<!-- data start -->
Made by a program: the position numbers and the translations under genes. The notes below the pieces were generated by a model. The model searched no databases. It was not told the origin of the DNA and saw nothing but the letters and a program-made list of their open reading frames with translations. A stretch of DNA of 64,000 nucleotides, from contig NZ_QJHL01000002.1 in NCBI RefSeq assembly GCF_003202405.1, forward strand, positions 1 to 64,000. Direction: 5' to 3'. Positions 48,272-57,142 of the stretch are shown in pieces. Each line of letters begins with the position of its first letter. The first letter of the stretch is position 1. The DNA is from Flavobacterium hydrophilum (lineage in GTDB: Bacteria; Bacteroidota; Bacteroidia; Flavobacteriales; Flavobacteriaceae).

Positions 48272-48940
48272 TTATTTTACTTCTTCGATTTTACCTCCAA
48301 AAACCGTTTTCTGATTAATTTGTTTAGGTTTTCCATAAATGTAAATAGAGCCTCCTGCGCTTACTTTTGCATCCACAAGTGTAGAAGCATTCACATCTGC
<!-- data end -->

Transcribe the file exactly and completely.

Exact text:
Made by a program: the position numbers and the translations under genes. The notes below the pieces were generated by a model. The model searched no databases. It was not told the origin of the DNA and saw nothing but the letters and a program-made list of their open reading frames with translations. A stretch of DNA of 64,000 nucleotides, from contig NZ_QJHL01000002.1 in NCBI RefSeq assembly GCF_003202405.1, forward strand, positions 1 to 64,000. Direction: 5' to 3'. Positions 48,272-57,142 of the stretch are shown in pieces. Each line of letters begins with the position of its first letter. The first letter of the stretch is position 1. The DNA is from Flavobacterium hydrophilum (lineage in GTDB: Bacteria; Bacteroidota; Bacteroidia; Flavobacteriales; Flavobacteriaceae).

Positions 48272-48940
48272 TTATTTTACTTCTTCGATTTTACCTCCAA
48301 AAACCGTTTTCTGATTAATTTGTTTAGGTTTTCCATAAATGTAAATAGAGCCTCCTGCGCTTACTTTTGCATCCACAAGTGTAGAAGCATTCACATCTGC